Free Air-life

Friluftsliv, what does it mean? Friluftsliv, is a Swedish word which literally means free-airlife and generally refers to outdoor education and nature tourism. How do you experience free-airlife in an urban regional park open to the general public? How would you identify your outdoor experience?

The 6th International Conference on Monitoring and Management of Visitors in Recreational and Protected Areas ( MMV ) examined many co-existing and dispartate segments for greenspaces. The gamut ranged from the value of outdoor activities, the outdoor nature experience, health and wellness in nature, the visitor experience, recreational values, the carrying capacity of greenspaces, user and visitor monitoring, the impact of tourism, nature educational perspectives, protected areas, user behavior, management strategies, conservation, and sustainable development, children, conflicts, risk and safety, assessments and research.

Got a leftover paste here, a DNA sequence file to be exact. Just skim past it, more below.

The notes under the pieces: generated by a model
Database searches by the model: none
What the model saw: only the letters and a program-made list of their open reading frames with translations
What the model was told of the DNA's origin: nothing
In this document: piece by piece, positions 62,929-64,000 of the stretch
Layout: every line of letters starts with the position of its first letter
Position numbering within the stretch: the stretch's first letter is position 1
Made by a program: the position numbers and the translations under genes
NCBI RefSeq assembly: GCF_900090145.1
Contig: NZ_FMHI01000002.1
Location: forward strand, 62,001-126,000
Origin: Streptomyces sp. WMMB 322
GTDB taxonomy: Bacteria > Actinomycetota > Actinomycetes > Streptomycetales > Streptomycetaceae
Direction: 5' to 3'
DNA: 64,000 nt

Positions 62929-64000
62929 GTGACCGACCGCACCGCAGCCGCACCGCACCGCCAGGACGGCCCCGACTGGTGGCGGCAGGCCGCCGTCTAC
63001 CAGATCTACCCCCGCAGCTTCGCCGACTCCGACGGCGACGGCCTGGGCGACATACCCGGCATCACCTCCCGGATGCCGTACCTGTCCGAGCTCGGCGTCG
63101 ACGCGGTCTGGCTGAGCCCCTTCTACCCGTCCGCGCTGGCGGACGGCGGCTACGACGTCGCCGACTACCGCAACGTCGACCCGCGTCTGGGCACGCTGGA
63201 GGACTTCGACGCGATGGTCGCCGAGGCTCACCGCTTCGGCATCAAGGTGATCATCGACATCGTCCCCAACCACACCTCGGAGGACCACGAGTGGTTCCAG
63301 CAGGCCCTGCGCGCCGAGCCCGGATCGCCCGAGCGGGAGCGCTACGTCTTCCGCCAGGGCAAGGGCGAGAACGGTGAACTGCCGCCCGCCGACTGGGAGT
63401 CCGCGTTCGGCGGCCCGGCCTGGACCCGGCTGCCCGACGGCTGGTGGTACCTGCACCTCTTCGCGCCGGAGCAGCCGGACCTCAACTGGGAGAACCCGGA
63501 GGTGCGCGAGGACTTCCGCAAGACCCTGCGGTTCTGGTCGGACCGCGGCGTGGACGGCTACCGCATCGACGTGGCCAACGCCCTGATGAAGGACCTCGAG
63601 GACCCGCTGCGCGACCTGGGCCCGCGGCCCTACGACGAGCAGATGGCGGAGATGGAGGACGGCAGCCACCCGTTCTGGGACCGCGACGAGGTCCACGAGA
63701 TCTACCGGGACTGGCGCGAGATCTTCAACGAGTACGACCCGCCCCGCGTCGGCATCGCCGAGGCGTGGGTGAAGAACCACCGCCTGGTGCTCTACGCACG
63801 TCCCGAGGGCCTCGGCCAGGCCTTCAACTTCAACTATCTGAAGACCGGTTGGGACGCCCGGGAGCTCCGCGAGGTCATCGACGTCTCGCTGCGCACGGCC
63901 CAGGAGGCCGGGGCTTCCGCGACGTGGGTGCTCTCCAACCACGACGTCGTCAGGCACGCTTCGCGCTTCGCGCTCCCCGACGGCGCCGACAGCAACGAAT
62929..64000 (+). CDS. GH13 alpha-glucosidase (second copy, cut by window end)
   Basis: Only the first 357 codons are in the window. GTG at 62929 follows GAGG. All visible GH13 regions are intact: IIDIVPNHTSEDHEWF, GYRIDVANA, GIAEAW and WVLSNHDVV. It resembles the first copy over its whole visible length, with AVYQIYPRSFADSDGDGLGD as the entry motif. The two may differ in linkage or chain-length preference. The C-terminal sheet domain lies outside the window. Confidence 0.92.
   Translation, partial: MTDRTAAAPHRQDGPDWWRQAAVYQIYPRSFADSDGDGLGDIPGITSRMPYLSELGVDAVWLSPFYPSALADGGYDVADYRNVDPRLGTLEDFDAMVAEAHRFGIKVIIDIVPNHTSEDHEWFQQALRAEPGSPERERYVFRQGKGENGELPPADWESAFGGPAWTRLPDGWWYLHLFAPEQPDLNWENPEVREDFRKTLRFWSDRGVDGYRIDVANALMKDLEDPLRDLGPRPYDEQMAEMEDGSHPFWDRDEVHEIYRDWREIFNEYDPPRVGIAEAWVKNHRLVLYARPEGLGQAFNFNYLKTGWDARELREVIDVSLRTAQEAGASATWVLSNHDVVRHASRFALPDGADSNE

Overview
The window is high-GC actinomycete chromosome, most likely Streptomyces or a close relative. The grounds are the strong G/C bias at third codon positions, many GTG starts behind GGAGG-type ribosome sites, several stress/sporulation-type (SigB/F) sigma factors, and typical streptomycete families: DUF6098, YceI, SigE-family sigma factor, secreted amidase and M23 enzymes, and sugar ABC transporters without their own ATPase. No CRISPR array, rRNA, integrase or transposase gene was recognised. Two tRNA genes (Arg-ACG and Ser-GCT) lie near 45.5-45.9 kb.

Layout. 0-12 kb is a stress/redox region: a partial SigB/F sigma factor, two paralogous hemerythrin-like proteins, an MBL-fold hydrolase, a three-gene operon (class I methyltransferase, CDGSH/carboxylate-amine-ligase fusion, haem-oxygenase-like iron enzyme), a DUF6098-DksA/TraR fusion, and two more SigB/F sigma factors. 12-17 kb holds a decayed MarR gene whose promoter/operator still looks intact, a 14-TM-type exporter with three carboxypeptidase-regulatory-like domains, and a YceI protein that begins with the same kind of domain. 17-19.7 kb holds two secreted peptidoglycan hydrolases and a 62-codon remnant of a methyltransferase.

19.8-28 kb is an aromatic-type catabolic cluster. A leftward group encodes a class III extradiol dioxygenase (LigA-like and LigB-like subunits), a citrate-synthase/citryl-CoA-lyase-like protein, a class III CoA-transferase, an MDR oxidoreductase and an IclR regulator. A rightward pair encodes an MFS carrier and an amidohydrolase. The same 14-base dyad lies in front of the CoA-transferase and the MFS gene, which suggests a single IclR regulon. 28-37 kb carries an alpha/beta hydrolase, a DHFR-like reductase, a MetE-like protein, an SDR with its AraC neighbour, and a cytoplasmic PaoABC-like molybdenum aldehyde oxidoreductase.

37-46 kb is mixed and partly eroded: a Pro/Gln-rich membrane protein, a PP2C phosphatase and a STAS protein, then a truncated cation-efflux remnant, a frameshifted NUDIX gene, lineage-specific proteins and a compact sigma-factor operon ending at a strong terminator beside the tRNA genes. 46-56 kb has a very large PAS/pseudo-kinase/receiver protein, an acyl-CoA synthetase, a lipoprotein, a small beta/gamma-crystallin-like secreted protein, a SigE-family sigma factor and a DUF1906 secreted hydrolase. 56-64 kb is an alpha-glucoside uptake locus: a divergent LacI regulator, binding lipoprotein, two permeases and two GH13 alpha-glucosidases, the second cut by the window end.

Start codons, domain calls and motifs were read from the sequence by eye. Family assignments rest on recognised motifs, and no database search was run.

How does an urban consumptive culture weigh in alongside intangible heritage assets. Is it feasible to acknowledge natural, man-made and spiritual heritage assets and their values? What is the same about heritage management, and nature conservation when it comes to interpreting value of place? What is the difference between assessment measures and the process implemented to rate the importance and value of features, and place identity? Should communities strive to identify resources, and to the identity of place of biodiversity in the grand scheme? What idealogy, and framework is used to ascertain the significance of the built and natural features, assets, and the total user package?